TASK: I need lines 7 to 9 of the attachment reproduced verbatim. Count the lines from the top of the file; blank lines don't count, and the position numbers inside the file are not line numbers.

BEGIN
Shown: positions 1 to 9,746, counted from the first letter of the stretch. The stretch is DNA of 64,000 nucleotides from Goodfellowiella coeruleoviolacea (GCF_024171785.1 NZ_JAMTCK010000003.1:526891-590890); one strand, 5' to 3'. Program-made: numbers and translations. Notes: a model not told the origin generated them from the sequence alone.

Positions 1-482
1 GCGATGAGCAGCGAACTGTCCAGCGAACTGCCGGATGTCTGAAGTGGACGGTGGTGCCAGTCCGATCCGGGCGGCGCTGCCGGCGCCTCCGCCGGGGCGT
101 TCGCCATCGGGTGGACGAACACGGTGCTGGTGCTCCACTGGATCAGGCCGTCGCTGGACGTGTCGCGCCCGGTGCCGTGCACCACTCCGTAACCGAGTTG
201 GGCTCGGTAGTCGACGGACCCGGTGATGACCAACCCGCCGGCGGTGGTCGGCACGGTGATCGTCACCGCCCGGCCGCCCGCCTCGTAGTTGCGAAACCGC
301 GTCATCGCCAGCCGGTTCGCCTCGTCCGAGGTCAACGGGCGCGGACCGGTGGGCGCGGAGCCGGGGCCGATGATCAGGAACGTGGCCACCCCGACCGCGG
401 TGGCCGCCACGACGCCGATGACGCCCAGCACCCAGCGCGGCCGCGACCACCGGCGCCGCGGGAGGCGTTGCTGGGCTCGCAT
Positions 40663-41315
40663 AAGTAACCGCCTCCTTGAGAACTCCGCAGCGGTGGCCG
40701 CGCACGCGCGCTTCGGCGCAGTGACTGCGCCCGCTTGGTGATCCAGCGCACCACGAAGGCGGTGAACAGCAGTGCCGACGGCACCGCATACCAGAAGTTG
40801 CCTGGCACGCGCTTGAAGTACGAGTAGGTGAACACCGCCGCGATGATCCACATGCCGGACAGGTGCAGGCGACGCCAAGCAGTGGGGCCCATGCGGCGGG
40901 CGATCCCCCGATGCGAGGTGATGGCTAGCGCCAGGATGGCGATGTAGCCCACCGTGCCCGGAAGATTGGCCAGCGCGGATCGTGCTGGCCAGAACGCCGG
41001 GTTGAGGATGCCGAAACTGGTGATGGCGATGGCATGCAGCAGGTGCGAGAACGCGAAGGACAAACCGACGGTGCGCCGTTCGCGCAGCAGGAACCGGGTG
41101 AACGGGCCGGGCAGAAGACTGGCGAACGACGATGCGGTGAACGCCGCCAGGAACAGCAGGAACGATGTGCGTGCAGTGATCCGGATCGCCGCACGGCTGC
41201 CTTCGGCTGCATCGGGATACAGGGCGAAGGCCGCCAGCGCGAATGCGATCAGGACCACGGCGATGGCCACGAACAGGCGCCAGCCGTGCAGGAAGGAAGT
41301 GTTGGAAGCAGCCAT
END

401 TGGCCGCCACGACGCCGATGACGCCCAGCACCCAGCGCGGCCGCGACCACCGGCGCCGCGGGAGGCGTTGCTGGGCTCGCAT
Positions 40663-41315
40663 AAGTAACCGCCTCCTTGAGAACTCCGCAGCGGTGGCCG